Tropic Journeys in Nature - Ecuador

Tropic Journeys in Nature - Ecuador
Ecuador Ecotours

Friday, May 11, 2012

Huaorani Ecolodge featured on Tourism Concern News

News from Tourism Concern
Huaorani Ecolodge - maintaining traditions and culture
Posted: May 2, 2012

Faced with the destruction of their surroundings and the possible disappearance of their way of life, the Huaorani chose to resist. They opted for sustainable tourism as a way to maintain their culture and improve their standard of living. Jascivan Carvalho of Tropic Journeys in Nature explains more.

Visit the Huaorani website

The Huaorani are an age old Amazon people that traditionally lived a semi nomadic hunting and gathering life in the area's forests. Legend says that hundreds of years ago they migrated to North Western Ecuador, in the area of the world famous Yasuní National Park, recognised as one of the most bio diverse areas on the planet, in order to escape from a tribe of headhunters.

These days they lead a more settled and open existence in the humid tropical forests where the threat to their existence comes not from other Amazon peoples - although some closely related groups still shun outside influences and can be dangerous to approach - but from the pressure to integrate, as well as from the loggers and oil companies that have had negative impacts on this culturally significant people and the health and diversity of its tropical environment.

The Huaorani maintain their traditional lifestyle and at one point the future appeared bleak for this warrior people. But faced with the destruction of their surroundings and the possible disappearance of their way of life, the Huaorani chose to resist. They opted for sustainable tourism as a way to maintain their culture and improve their standard of living.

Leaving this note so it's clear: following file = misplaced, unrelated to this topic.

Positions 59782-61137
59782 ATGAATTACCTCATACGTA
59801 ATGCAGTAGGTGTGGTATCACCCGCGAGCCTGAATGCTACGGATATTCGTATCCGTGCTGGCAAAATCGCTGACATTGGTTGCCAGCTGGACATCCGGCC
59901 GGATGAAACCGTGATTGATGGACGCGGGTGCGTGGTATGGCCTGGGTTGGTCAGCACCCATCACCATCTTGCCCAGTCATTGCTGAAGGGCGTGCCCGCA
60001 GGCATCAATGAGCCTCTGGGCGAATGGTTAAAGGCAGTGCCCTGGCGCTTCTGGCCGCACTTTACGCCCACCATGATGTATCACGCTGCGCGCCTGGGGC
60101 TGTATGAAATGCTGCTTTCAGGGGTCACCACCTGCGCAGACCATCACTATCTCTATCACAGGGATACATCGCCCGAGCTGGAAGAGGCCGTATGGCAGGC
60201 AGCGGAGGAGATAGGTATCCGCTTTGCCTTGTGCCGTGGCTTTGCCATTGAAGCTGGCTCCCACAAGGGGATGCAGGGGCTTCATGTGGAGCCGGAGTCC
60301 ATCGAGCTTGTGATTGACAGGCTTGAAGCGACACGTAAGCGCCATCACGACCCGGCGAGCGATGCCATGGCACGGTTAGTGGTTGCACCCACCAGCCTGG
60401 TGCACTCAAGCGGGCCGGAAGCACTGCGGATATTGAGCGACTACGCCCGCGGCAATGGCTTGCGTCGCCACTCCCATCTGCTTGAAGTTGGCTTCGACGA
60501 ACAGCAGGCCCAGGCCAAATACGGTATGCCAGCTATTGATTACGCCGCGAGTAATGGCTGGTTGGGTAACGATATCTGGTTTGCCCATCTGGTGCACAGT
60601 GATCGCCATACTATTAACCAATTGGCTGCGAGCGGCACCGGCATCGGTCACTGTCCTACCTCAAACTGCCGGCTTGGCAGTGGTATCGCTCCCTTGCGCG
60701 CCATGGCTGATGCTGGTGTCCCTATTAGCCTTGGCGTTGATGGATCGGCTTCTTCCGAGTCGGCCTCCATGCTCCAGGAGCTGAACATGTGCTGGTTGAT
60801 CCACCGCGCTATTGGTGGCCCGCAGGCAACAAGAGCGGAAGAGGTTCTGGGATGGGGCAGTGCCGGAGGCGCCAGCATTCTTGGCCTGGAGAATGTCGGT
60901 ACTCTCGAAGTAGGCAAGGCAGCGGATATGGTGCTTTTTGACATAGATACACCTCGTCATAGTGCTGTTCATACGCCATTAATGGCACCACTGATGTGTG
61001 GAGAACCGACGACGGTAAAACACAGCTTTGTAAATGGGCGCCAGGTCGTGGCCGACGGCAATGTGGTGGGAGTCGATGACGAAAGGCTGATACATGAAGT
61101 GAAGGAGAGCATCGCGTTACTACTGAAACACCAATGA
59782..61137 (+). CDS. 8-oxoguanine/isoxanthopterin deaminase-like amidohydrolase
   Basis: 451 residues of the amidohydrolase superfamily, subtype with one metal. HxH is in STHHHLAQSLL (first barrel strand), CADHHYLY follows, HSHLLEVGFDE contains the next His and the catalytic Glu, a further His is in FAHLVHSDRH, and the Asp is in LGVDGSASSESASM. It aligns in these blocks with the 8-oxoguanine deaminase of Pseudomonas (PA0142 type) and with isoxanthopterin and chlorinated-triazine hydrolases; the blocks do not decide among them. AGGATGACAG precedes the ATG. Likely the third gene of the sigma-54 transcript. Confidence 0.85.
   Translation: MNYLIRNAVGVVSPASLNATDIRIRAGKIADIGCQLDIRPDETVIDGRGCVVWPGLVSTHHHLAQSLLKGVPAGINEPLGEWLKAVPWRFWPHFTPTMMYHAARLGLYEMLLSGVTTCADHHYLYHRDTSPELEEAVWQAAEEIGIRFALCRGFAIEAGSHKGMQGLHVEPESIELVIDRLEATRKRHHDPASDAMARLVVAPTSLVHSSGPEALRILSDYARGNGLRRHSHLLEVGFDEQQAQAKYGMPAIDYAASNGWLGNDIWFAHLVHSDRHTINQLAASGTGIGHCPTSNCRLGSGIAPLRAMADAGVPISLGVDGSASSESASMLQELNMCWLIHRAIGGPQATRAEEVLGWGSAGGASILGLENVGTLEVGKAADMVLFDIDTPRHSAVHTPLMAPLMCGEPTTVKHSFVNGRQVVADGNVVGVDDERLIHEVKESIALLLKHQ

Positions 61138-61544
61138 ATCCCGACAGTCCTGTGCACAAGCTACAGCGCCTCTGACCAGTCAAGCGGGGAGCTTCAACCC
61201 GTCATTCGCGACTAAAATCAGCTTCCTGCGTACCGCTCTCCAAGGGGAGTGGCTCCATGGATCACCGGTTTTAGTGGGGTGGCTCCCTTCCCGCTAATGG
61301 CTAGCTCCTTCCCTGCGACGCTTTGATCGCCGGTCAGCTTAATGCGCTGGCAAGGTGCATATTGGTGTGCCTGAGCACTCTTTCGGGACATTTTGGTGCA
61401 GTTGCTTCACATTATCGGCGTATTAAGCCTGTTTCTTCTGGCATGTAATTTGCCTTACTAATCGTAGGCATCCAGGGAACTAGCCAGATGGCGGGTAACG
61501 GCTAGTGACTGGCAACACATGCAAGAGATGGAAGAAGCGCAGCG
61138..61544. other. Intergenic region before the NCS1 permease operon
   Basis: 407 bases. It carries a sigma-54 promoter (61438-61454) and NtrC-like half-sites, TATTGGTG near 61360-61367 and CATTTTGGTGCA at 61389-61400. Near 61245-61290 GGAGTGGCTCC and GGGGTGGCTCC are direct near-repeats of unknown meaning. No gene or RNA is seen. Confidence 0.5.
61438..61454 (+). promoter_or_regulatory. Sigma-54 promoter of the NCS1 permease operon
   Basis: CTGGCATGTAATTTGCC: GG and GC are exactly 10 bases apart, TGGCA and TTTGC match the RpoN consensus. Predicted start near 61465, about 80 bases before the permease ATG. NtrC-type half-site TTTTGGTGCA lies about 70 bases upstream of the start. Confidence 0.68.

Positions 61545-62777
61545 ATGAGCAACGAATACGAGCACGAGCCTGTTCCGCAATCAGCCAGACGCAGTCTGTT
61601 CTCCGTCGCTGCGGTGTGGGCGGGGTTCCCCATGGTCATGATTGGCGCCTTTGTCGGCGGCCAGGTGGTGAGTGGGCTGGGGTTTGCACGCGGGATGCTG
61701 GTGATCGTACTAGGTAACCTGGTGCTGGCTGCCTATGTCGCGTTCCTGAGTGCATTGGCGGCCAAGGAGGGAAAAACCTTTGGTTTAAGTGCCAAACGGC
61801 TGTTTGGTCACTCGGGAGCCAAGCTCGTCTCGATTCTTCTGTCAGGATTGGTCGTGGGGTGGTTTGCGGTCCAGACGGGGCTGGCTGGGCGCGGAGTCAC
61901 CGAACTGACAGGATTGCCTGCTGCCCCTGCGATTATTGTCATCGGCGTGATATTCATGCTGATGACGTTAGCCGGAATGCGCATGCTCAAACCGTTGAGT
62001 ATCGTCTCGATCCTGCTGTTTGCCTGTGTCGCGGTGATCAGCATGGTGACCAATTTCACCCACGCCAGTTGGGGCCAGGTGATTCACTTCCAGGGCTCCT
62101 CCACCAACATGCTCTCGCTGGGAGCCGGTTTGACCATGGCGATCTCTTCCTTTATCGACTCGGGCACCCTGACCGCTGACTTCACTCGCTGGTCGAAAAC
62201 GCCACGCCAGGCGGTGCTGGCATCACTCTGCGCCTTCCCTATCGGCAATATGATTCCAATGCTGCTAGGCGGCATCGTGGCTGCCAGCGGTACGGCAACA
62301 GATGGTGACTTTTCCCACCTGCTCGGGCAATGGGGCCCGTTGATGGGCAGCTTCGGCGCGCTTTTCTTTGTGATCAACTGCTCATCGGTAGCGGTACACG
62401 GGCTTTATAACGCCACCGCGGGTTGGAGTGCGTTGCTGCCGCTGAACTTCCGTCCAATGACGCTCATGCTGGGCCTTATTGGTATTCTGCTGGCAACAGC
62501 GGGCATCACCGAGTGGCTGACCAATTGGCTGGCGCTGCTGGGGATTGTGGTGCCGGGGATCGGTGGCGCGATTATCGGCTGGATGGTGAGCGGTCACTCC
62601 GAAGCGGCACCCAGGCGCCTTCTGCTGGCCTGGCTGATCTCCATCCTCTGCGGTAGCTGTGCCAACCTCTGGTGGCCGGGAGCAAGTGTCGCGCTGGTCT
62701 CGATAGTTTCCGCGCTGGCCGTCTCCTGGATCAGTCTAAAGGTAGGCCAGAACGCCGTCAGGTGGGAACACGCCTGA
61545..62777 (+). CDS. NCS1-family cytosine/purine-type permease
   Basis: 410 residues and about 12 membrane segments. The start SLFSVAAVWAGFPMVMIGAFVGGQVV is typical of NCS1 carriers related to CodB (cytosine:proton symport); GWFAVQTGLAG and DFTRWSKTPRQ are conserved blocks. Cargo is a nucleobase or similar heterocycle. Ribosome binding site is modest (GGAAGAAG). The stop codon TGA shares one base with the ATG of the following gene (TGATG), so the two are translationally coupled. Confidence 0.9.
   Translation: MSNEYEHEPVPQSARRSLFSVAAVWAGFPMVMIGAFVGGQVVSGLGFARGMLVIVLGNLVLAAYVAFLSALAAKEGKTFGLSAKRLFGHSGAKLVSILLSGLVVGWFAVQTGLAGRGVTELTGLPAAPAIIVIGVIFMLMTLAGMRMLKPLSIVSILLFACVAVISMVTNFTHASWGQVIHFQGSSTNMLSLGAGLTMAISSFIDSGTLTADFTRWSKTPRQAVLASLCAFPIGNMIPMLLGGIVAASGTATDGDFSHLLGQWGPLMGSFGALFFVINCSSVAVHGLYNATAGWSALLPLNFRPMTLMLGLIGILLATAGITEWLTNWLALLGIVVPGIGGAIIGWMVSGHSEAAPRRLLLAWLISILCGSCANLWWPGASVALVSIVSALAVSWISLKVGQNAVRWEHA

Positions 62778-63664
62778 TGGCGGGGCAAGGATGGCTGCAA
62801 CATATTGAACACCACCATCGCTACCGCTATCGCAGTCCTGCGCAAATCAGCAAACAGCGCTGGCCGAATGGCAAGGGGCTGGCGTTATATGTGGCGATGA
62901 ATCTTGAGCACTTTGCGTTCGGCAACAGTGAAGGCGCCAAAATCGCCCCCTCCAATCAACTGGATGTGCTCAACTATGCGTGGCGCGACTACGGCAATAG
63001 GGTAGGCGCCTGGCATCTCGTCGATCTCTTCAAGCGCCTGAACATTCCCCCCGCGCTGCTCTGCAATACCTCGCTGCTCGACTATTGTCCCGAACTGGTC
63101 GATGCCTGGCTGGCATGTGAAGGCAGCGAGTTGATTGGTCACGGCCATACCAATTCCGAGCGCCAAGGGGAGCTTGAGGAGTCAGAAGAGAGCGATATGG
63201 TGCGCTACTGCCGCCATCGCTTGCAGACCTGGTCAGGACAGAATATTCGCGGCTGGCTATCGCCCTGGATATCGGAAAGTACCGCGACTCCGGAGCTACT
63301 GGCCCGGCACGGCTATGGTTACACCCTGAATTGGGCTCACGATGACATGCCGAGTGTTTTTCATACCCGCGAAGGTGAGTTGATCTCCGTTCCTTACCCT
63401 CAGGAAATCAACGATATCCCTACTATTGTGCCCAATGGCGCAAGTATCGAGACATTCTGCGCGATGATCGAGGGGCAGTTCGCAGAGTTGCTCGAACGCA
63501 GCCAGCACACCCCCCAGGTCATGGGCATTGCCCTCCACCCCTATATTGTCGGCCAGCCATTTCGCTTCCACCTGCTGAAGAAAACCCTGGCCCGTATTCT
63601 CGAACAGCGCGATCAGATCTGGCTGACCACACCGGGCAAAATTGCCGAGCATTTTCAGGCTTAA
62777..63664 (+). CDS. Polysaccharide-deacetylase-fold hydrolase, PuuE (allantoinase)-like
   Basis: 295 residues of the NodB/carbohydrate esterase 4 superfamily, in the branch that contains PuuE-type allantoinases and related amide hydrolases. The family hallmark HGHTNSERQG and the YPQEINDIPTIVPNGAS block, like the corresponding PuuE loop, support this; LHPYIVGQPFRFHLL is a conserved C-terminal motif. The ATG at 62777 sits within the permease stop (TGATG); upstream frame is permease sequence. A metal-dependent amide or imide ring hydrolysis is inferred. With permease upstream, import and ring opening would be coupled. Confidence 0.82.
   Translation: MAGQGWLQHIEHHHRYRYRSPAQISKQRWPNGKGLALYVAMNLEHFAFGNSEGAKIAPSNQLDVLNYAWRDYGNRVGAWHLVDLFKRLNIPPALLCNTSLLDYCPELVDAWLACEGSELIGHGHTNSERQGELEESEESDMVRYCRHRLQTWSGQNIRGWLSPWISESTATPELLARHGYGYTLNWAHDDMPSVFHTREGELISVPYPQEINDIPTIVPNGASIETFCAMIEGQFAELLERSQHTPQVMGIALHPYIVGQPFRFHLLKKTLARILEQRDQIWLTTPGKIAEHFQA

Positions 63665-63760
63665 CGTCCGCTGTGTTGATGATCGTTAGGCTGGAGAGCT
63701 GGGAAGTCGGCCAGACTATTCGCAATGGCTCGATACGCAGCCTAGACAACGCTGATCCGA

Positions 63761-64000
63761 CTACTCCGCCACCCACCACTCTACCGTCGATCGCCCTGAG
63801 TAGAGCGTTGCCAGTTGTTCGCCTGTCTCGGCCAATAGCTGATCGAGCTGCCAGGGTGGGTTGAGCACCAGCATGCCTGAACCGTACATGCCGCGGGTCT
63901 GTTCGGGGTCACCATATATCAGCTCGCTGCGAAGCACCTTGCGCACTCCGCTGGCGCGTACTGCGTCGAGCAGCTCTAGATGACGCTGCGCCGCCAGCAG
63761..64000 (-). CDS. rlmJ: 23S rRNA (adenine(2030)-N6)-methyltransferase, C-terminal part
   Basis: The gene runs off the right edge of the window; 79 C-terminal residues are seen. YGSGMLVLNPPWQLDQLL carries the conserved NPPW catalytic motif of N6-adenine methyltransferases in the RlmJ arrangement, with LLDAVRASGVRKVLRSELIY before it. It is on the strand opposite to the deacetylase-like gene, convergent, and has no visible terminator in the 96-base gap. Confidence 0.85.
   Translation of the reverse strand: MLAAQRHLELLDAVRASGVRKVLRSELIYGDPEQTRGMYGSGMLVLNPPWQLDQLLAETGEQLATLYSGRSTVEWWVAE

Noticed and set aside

Eco tourism was in its infancy when the Huaorani began to provide visitors to their territory with unique experiences in the Amazon Rainforest. The possibility of sharing time with the Huaorani, of understanding their reality and getting to know their culture, while helping to conserve a unique environment, gave lucky visitors something few had been able to experience before. The program, named Amazon Headwaters with the Huaorani was recognised internationally by the 1997 TO DO! award by a coalition of German tourism and social organisations.

From there other plans began to take shape and after some years of planning and discussion five Huaorani communities and their partners were able to build a small lodge close to the community of Quehueri'ono, located on the upper reaches of the Shiripuno River. The final product was Huaorani Ecolodge, owned and co-managed by the communities themselves, which opened its doors in 2008. The project met with almost immediate success and was well received by travellers as well as international tourism operators and media; right from the beginning the lodge has been featured by newspapers and magazines such as The Guardian (UK), The Times (UK), The Globe and Mail (CAN), amongst others and along with Tropic Journeys in Nature its partner have won multiple awards. But the Lodge has always had a wider agenda and was designed to be more than straightforward tourism. This community based project forms an essential part of a plan to protect a globally important environment and enable a people to defend their unique forest culture.